Thanks for your help.
Lucky for you, there are as many ways for those special to you to have a special place in your wedding as there will be petals in your bouquet. Starting with the basics, there are ushers, readers and escorts for your grandparents and other honored guests. If you’re having a Catholic Mass, you’ll need people to carry the offerings during the Offertory. Thinking outside the box a little, why not have an older ring bearer?
Beyond the ceremony, do you have a friend who’s a great dancer and could teach you and your fiancé a few moves for your first dance? Do you know someone who’s fantastic at public speaking and could serve as an emcee for your reception? Once you start thinking of the people in your life in terms of their talents and what makes them special to you, I’m sure you’ll come up with ways to incorporate them into your day. One more tip: If you just can’t choose whom to include, put out a bowl of small flowers with pins so that each guest can have a boutonniere and be a part of your big day.
I am writing you with a very heavy heart; I hope you have an answer for me. My fiancé and I have a very particular vision in mind for our wedding day, one that’s small, rustic and very DIY (do it yourself). For example, we want a table of pies instead of a cake and the groomsmen with rolled shirtsleeves and bowties. We were so excited to show our parents our ideas and tell them of our plans. What a horrible moment. My mother looked at his mother and they both laughed and then asked what we were really planning. Long story short, our parents hate our ideas. They keep reminding us that the wedding isn’t just about us, that it’s about family and appearances, that their friends will be expecting a certain kind of wedding and that our guests are going to be judging us …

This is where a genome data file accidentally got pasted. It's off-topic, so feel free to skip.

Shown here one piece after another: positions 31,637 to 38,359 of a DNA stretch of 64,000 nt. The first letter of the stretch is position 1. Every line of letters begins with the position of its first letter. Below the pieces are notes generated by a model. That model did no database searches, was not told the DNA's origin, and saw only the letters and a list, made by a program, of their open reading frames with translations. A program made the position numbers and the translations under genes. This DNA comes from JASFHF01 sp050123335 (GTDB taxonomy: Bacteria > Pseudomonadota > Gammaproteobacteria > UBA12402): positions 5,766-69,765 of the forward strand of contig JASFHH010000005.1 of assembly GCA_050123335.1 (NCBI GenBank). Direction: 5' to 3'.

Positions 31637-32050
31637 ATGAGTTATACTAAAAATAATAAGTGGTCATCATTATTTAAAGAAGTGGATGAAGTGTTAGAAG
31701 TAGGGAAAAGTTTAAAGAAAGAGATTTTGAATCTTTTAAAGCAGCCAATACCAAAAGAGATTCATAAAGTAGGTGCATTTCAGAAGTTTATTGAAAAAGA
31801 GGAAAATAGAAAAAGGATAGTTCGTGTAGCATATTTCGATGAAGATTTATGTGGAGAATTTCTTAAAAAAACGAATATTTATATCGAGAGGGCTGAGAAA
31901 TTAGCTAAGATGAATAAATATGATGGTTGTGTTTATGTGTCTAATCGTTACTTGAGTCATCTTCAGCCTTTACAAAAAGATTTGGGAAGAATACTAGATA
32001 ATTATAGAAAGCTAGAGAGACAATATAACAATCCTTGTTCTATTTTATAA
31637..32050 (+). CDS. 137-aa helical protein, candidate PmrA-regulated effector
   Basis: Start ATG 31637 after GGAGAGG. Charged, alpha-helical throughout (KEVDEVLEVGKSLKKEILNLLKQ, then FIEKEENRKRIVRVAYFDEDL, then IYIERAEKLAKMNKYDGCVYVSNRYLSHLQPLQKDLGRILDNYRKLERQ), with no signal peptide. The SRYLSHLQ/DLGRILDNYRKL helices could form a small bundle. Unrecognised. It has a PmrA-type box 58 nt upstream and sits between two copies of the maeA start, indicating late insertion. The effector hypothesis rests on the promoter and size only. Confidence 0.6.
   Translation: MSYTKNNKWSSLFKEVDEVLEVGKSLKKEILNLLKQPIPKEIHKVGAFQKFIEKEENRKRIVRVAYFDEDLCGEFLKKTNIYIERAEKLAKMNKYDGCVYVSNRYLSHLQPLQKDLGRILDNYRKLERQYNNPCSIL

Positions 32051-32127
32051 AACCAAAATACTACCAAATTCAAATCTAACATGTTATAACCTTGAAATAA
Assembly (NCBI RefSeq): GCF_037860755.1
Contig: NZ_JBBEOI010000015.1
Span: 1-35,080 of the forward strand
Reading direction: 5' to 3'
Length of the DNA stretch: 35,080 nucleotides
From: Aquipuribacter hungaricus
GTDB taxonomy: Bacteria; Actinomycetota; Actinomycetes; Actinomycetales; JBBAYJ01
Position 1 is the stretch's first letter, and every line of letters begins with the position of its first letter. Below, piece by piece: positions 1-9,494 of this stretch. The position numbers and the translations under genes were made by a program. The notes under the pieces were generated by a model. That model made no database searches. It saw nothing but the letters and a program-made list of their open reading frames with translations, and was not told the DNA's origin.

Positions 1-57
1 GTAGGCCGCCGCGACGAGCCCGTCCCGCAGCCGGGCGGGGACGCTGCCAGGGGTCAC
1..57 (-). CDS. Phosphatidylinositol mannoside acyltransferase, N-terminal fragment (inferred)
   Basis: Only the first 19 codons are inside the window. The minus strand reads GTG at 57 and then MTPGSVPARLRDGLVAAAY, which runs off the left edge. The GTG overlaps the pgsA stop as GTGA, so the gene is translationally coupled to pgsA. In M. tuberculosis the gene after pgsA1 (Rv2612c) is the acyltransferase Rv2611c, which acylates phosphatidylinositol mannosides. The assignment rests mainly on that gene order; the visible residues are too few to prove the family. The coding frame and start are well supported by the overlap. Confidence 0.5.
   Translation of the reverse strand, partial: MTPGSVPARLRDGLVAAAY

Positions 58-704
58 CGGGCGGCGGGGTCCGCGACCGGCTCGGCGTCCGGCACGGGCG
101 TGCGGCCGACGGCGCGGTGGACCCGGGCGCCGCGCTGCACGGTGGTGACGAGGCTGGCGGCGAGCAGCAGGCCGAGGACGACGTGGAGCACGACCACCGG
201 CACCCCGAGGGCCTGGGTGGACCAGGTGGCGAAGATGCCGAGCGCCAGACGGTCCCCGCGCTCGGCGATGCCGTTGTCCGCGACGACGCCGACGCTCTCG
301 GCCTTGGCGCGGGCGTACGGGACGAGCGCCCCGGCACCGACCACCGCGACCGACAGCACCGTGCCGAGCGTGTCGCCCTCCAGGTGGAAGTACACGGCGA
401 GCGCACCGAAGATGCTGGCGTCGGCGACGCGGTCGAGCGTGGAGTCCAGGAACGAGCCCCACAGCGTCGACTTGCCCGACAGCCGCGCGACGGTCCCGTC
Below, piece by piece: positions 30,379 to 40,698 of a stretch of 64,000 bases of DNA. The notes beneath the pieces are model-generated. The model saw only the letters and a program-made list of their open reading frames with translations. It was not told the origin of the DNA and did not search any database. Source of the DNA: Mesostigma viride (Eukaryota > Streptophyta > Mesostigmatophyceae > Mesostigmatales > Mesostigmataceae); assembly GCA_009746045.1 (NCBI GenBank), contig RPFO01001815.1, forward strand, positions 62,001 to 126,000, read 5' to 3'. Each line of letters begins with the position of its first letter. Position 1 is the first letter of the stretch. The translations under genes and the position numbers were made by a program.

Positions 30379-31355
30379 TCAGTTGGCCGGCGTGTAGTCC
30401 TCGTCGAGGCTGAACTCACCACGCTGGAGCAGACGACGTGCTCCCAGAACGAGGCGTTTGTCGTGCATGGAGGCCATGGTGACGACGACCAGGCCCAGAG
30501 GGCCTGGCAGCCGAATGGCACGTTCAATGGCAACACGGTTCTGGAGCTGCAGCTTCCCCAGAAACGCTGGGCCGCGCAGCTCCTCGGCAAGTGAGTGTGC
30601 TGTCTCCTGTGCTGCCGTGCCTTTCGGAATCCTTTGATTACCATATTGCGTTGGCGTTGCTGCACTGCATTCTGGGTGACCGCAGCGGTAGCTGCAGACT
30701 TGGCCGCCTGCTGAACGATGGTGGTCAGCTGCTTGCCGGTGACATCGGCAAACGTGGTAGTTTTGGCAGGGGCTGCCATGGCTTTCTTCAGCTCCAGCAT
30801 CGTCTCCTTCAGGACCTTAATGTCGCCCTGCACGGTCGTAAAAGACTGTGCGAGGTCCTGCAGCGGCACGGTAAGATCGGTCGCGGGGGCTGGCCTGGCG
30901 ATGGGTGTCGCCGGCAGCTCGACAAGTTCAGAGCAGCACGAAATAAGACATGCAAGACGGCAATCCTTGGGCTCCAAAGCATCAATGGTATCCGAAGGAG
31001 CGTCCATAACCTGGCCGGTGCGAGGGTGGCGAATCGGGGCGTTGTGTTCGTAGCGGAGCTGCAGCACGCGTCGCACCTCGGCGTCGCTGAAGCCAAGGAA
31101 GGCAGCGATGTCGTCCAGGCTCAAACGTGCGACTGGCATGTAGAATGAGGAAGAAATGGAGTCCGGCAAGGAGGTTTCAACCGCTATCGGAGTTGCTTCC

How can we have the wedding we want in the face of all that negativity?
I wish answering your question was as easy as saying, “It’s your wedding, have the wedding you want.” But we all know that’s not the case. I am sure that there are all sorts of variables weighing on you at this moment, especially if your parents or his are contributing money. Try and remember that this is almost as big a moment for your families as it is for you and your fiancé, and that they have imagined this day for at least as long as you have. Also remind yourself that your wedding is just one day, but your marriage and the relationships you have with your families are what’s important and what you want to last a lifetime.
Ask everyone to sit down together at a neutral location – not any of your houses; more like a conveniently located coffee shop. (If your families don’t live within visiting distance, use a video conferencing service or set up a call where you can have all parties on the phone – all cell phones should have the capability to do this; if you don’t know how, call your carrier.) Bring pictures of what you’re envisioning, and ask your families to do the same. Also ask everyone to bring a list of what is really important to them in terms of the ceremony and reception, including religion, décor, dress code, number of guests and basic cost. Start the gathering by saying that you know how important this ceremony and day is to everyone, but that the reactions you received to your ideas really hurt you.
Then ask everyone to share the top five things that are most important to them. Try to hear everyone out and position yourself as a mediator, keeping everyone as calm as possible and letting everyone have their say.
Weddings can be all about compromise. Try as much as you can to incorporate what’s most important to you and your families without compromising your vision. Remember, your wedding is just one day, but your marriage is for the rest of your life.
Send your question to Ms. Lane by mailing it to 110 Veterans Memorial Blvd., Suite 123, Metairie, LA 70115